A culture that has become less focused on words and more focused on images needs to remember and savor the power of good words. St. Benedict, in the Rule for his order of monks, encouraged meditation upon the words of Scripture every day. The words of your own mouth need to be related to the Word of God. Lectio Divina, or Divine Reading, is a practice of reading a Scriptural passage and entering more deeply—with our hearts and minds— into the scene and its lesson. This is an encounter with the living Word of God, the Word Made Flesh. In Lectio Divina, we read the words of Scripture and ask the Holy Spirit to make them live in our hearts. Here’s an introduction to basic steps for Lectio Divina.
Upon repeated reading of the Scripture passage, the participant in Lectio Divina asks for the Lord’s help to unpack a particular word or segment of the passage, leading ideally to a level of contemplation that encounters the Lord in a personal way. Passages can become important parts of our live through the focused meditation on them and the love they contain. A good way to start is to spend time in advance reading of the Gospel for a Mass you’re going to attend. This prepares you to receive the Gospel message well and incorporate it into every day.
One might gain inspirational value from words in other settings through a process that is weakly analogous to Lectio Divina. People can be led to conversion through words of edifying books and oral presentations (Bill called it “Lecture Divina”) in which wise people share uplifting counsel. We sometimes tend to become echo chambers stuck in our own thoughts and words, but we must get better at receiving the gifts of inspiration others can give us through the working of the Holy Spirit.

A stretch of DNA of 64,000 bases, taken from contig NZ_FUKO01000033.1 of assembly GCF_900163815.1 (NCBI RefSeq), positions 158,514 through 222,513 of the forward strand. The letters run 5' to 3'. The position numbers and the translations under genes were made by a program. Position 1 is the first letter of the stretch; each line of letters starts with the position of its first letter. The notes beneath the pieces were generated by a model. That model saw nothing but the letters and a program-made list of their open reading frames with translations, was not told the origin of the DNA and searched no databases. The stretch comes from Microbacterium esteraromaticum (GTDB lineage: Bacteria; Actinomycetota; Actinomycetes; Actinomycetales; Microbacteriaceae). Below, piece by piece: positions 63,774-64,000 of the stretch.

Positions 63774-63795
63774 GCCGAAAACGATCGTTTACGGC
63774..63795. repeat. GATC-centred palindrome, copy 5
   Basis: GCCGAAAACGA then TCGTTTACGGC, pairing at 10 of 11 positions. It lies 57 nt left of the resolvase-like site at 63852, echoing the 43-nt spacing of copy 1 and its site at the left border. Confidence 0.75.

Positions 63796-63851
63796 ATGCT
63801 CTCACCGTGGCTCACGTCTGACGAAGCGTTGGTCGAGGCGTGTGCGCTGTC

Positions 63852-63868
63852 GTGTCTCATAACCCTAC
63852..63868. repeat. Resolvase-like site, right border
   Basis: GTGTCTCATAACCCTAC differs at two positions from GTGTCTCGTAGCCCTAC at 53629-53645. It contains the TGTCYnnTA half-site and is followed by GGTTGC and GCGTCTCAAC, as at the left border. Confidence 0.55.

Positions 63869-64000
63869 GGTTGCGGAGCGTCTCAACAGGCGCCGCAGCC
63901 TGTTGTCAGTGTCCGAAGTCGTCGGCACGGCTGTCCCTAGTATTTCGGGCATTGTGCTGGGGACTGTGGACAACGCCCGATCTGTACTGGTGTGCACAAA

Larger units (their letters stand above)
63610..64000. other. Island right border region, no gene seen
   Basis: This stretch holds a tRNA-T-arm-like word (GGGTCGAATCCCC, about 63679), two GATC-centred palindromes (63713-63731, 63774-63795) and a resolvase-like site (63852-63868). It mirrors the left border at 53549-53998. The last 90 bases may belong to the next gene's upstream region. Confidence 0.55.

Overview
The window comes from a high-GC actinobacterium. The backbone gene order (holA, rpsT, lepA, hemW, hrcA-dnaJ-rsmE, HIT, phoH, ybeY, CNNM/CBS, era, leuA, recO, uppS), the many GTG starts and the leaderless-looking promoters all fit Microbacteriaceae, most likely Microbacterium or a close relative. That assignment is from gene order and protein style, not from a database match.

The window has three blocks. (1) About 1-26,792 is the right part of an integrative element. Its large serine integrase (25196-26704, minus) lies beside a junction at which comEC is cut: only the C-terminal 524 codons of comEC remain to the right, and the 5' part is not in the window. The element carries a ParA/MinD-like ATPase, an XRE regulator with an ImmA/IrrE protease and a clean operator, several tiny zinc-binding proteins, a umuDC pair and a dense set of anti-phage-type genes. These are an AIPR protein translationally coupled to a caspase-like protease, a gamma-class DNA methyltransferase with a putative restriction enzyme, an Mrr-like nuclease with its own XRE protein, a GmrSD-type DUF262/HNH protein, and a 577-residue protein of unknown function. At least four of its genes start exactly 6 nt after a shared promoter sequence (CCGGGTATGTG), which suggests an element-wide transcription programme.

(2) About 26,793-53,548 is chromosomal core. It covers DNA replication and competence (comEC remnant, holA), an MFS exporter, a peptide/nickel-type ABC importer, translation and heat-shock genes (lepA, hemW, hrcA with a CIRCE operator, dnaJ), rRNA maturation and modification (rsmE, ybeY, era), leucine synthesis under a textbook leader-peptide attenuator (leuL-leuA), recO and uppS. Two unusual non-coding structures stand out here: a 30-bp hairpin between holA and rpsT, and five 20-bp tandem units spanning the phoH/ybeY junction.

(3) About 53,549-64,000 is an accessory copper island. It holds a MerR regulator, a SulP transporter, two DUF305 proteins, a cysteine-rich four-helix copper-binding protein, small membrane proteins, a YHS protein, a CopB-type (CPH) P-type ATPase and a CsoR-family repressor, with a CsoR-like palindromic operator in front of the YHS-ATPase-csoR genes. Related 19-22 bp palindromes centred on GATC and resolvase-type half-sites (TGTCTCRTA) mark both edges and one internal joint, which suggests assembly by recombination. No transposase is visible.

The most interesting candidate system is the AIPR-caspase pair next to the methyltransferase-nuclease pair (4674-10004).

The Liturgy of the Hours is a way to encounter the Sacred Scriptures and receive enriching insight into our faith. Every time you encounter a Psalm, you can get something more from its rich meaning, partly because youI are in a new place on your own journey. This reflects the living presence and accompaniment of the Lord through the Scriptures.
Ken and Bill encouraged listeners to take up the habit of reading the Liturgy of the Hours.
Incarnational piety can take the form of putting faith into words and pictures through holy cards. Cards honoring saints and containing prayers, sometimes cards specifically intended for events such as wakes/funerals or ordinations, are a distinctly Catholic tradition. They call us back to a mindfulness of our call to holiness, as well as someone else’s response to that call and the Church’s nurturing of that call. Ken “wittily” compared them to trading cards from our youth. Bill remembered the gum that came in those packages. This guy on YouTube went beyond merely remembering.
Holy cards are valuable for pointing toward the spiritual reality that is beyond us. They celebrate the incarnational nature of our faith; for example, cards received at the wakes of loved ones are treasured reminders of those people who blessed us by sharing their faith and love. The cards are an invitation for us to pray for them. Holy cards honoring saints also invite us to pray to those saints for intercession.
With a funeral memorial card, the image of the saint on the card and the words of the prayer on the card tap into our memories and integrate us into the broader vision of the community of faith, the Communion of Saints. Traditional prayers make us mindful of graces from the past, complementing the practice of spontaneous prayer as a present-moment conversation we have with God.